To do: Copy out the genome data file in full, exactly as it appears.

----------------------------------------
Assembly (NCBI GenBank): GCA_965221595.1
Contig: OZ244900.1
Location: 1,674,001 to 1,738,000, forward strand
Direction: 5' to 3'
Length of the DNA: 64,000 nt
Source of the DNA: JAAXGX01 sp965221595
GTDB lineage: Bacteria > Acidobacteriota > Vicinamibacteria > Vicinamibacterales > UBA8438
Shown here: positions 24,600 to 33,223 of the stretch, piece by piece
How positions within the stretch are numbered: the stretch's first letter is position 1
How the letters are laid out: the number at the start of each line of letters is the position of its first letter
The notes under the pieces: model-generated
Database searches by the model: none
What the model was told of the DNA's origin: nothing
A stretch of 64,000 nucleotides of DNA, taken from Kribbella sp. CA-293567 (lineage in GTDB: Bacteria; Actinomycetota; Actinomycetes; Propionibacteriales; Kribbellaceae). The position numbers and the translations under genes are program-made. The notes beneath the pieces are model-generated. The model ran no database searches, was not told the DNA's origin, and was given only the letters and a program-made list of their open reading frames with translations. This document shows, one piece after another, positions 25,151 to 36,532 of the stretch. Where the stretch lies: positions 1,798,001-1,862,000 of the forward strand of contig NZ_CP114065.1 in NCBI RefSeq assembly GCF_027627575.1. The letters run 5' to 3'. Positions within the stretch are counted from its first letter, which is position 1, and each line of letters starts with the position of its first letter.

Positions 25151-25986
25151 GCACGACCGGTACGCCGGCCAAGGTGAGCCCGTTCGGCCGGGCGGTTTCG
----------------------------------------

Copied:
Assembly (NCBI GenBank): GCA_965221595.1
Contig: OZ244900.1
Location: 1,674,001 to 1,738,000, forward strand
Direction: 5' to 3'
Length of the DNA: 64,000 nt
Source of the DNA: JAAXGX01 sp965221595
GTDB lineage: Bacteria > Acidobacteriota > Vicinamibacteria > Vicinamibacterales > UBA8438
Shown here: positions 24,600 to 33,223 of the stretch, piece by piece
How positions within the stretch are numbered: the stretch's first letter is position 1
How the letters are laid out: the number at the start of each line of letters is the position of its first letter
The notes under the pieces: model-generated
Database searches by the model: none
What the model was told of the DNA's origin: nothing
A stretch of 64,000 nucleotides of DNA, taken from Kribbella sp. CA-293567 (lineage in GTDB: Bacteria; Actinomycetota; Actinomycetes; Propionibacteriales; Kribbellaceae). The position numbers and the translations under genes are program-made. The notes beneath the pieces are model-generated. The model ran no database searches, was not told the DNA's origin, and was given only the letters and a program-made list of their open reading frames with translations. This document shows, one piece after another, positions 25,151 to 36,532 of the stretch. Where the stretch lies: positions 1,798,001-1,862,000 of the forward strand of contig NZ_CP114065.1 in NCBI RefSeq assembly GCF_027627575.1. The letters run 5' to 3'. Positions within the stretch are counted from its first letter, which is position 1, and each line of letters starts with the position of its first letter.

Positions 25151-25986
25151 GCACGACCGGTACGCCGGCCAAGGTGAGCCCGTTCGGCCGGGCGGTTTCG